You Can Use Textural Touches and Pattern Play to Instantly Elevate Your Houseplants

updated May 10, 2021
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Love sprucing up your digs? There’s another set of homes you might want to give a mini makeover to: your plants’ places.

Playing with materials and designs on your pots and planters is a fun and easy way to give them a dash of personal style. “Adding pattern or texture to a basic planter or pot not only adds more interest, but also adds some personality,” says Sara Albers, co-founder of the DIY and lifestyle blog Alice & Lois along with her twin sister, Melissa Fenlon.

And you don’t have to be a DIY pro to master the looks below.

A quick heads-up: Note that any specific plants mentioned in this story or any others may be toxic to pets or humans. “Toxic” plants can induce symptoms that range from mild (upset stomach) to severe (possible death). If you have a cat, dog, or kid, make sure you research the plants ahead of time on a reputable site like, or by calling your vet or pediatrician.

Introduce Textures on Textures

It’s impressive how something as simple as tossing a velvet throw pillow onto a cushiony couch can create an interesting textural touch. That same juxtaposition can breathe new life into your planters. For inspo, take a cue from this rope basket planter DIY from Alice & Lois. All you need to make it is plain old clothesline rope and a hot glue gun. “We added some trim from the fabric store to give it a little boho vibe,” Albers says. 

Another perk is that it’s a cinch to decorate with. “This rope planter looks amazing styled on a credenza with a rubber tree plant inside,” Albers says. “Add a stack of books and a brass bowl to finish the arrangement.” 

Transform with a Sponge

“When decorating your own pots, it makes them more special than buying a pot that’s already beautifully made by someone else,” says Paris Hannon of Planting With P. “You don’t have to be an artist to make your own creation!” For example, sponge painting is so easy that it’s practically foolproof, and it’s what Hannon did to revamp this little pot. “Bud vases are my favorite DIY activity,” she says. “We always need a few handy around the home for when you make cuttings. I stippled this vase with a sponge and then applied this technique in different colors that made me feel relaxed. This vase I made to sit by my bed. Anything I put in my room I make sure it gives me comfort.”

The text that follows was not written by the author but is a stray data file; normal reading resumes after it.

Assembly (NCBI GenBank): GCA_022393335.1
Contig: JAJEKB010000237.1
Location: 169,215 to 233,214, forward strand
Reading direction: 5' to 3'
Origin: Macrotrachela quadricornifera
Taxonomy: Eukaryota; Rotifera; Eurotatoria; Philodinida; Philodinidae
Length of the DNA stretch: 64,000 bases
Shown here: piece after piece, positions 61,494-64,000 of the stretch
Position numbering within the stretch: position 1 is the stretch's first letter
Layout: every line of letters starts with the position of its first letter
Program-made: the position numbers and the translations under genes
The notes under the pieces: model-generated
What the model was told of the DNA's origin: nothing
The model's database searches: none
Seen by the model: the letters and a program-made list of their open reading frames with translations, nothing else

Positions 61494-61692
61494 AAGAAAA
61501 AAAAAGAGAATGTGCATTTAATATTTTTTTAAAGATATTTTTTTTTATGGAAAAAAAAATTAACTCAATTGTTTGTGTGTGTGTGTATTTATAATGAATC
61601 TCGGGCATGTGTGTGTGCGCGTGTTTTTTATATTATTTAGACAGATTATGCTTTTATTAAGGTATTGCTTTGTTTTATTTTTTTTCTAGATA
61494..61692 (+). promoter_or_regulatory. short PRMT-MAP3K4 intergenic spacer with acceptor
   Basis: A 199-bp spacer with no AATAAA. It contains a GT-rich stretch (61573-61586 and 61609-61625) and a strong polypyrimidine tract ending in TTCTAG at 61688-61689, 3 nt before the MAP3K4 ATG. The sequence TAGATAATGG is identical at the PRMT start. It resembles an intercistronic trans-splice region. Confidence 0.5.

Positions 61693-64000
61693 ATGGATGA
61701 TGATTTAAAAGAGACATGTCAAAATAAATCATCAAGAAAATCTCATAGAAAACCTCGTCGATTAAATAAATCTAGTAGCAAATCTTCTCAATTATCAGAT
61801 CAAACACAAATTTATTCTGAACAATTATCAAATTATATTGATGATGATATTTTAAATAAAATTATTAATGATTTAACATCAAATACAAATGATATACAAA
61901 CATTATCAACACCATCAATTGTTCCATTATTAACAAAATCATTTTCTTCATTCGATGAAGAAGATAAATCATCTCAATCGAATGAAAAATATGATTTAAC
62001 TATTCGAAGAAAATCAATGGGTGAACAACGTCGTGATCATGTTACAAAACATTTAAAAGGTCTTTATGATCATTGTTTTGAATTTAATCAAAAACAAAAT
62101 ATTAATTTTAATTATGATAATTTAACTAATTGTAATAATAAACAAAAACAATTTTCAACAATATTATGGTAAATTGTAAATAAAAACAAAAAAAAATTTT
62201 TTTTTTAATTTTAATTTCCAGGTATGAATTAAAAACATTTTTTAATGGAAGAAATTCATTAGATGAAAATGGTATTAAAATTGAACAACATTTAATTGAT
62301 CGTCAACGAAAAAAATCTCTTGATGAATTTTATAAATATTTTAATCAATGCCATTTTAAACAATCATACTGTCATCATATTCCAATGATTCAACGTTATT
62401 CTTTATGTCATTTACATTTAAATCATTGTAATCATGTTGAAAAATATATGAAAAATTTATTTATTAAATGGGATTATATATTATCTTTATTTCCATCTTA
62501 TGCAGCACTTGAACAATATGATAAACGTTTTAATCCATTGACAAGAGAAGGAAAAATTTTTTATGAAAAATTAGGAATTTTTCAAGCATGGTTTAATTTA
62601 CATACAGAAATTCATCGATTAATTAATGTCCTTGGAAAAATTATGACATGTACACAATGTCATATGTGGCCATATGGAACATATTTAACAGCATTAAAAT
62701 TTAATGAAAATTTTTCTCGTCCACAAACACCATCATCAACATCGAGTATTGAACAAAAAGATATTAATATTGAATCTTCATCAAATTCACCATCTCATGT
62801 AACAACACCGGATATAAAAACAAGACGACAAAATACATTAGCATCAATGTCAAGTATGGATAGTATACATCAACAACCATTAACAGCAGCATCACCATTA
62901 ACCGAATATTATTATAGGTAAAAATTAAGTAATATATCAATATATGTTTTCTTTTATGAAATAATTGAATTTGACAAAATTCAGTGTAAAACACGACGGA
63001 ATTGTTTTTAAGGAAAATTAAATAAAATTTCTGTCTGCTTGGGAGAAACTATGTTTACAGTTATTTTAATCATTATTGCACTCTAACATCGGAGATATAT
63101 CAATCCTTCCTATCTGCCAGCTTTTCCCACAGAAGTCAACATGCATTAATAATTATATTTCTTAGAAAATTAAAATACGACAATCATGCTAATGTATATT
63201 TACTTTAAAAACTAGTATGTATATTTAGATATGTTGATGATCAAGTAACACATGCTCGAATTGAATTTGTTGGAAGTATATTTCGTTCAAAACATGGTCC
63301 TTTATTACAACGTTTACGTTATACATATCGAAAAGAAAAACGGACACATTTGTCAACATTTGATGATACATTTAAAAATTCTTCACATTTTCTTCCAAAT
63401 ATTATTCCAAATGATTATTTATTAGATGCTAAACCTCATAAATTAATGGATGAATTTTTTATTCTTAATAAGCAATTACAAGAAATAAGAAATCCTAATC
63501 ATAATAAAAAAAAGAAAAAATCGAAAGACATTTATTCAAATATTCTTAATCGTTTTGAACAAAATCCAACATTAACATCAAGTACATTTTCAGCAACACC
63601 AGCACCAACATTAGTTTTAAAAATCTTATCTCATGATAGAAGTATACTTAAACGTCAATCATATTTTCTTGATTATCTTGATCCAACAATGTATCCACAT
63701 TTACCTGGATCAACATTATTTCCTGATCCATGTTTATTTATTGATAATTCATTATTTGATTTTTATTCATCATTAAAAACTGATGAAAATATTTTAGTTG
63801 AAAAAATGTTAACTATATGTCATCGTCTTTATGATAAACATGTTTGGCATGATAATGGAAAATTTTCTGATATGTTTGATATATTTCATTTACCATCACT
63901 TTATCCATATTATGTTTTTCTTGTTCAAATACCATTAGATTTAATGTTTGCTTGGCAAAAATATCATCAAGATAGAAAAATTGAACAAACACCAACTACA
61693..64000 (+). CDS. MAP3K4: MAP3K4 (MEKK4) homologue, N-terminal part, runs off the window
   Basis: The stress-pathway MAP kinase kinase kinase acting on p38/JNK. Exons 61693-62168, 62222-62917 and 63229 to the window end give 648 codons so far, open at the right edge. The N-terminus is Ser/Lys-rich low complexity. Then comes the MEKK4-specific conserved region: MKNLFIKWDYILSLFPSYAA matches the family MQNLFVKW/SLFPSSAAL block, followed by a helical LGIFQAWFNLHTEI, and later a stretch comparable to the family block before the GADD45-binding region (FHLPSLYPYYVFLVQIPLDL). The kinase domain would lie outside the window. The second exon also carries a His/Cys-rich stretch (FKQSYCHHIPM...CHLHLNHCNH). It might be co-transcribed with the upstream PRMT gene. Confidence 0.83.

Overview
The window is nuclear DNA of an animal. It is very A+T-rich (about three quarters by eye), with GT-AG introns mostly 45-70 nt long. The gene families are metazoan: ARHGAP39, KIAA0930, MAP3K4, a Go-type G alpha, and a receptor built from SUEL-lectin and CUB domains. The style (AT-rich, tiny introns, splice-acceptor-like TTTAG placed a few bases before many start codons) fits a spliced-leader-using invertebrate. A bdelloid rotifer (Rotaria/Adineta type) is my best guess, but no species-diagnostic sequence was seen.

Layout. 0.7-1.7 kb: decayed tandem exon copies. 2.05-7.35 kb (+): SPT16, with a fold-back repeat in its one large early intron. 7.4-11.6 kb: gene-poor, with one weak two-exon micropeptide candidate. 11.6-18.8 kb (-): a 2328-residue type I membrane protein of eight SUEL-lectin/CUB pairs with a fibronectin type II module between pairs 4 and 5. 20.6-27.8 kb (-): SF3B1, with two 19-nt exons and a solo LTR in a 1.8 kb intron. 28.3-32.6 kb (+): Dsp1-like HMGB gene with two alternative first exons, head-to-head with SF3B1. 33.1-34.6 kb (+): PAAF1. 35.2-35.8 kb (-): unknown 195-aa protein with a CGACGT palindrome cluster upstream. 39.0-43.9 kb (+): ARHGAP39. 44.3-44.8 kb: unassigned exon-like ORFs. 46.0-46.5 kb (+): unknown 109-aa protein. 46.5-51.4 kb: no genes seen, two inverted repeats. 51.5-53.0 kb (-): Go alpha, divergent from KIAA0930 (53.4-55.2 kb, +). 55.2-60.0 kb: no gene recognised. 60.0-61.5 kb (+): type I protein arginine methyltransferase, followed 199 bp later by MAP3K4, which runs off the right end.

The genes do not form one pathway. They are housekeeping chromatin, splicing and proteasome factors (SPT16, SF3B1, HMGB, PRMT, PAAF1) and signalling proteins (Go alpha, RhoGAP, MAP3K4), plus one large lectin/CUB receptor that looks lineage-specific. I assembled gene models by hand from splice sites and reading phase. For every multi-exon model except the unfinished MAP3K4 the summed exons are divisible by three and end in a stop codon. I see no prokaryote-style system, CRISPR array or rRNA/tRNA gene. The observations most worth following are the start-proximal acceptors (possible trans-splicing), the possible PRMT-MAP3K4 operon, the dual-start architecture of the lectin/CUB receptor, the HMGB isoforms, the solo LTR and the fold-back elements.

Hannon found the bare vase at a thrift shop. “It was definitely a vase that someone made and then just never painted,” she says. “I set up time with my mom to paint pottery. Some places you can bring your own instead of choosing one of the pottery they have on the wall.” First, she washed down the vase with a sponge to prepare it for the glaze and picked colors, opting for earthy tones that are calming, since the hues would go with anything she decided to put in the vase. Then, she applied the first colors with a paintbrush to the inside and the top of the vase. Next, she used a sponge to apply the specialty colors by dabbing on the paint, trying not to mix the colors. A week later, it was ready for pickup. 

Construct a Hanging Planter

With their natural light and natural ledges, windowsills are always prime real estate for plants. But there’s an often-overlooked spot that could potentially use some greenery, and that’s your ceiling. Hanging planters are a great alternative to your standard pots. Plants that need more natural light can simply be hung near a window or glass door. 

Plus, creating your own hanging planter is easier than you think — and a great opportunity to add more texture to your decor. “Another favorite plant project is making a hanging planter,” Albers says. “You can do this with a simple macrame method with rope, or using an unexpected material — embroidery hoops! We tied and glued these together to make a hanging planter that looks so good with a trailing succulent.” Get the complete how-to on her blog. 

Pick a Motif

Different plants have different vibes, so you’ll want your made-over vessels to play off of the greenery inside of them. For example, “sometimes I like to keep my cactus DIY pots a little more simple,” Hannon says. One way she’s done so? By using a black Sharpie and black paint on a terracotta pot.

To create your own version of this look, find an old plant pot you want to make over, and clean it off with a damp towel and let it dry. “This helps make sure when painting — or anything you are using to paint your pot — doesn’t have any unwanted grime,” Hannon explains. “I free hand drew with the Sharpie around the top of the pot and the triangles.” She did about three coats to make sure it was solid, then waited a day to let it dry. Next, she dipped the bottom of the Sharpie in black paint to apply dots all around the pot, then let that dry overnight.

Grab a Paintbrush

If you want to go all in with paint, know that you don’t have to be a super-talented painter to turn your planters into wow-worthy items with a paintbrush. And you don’t have to go with just one color, either. “Adding paint to basic terracotta pots is a favorite way to add color and pattern,” Albers says.

The options are endless when you have a brush and a few different paint colors. “Ideas include taping off sections to give a color block look when adding paint to the specific sections, or painting the pot white and adding splatter paint,” Albers says. “Did you know there is a textured spray paint that can give the pot a unique pottery look?” 

Apartment Therapy’s Styling with Plants vertical was written and edited independently by the Apartment Therapy editorial team and generously underwritten by Greendigs.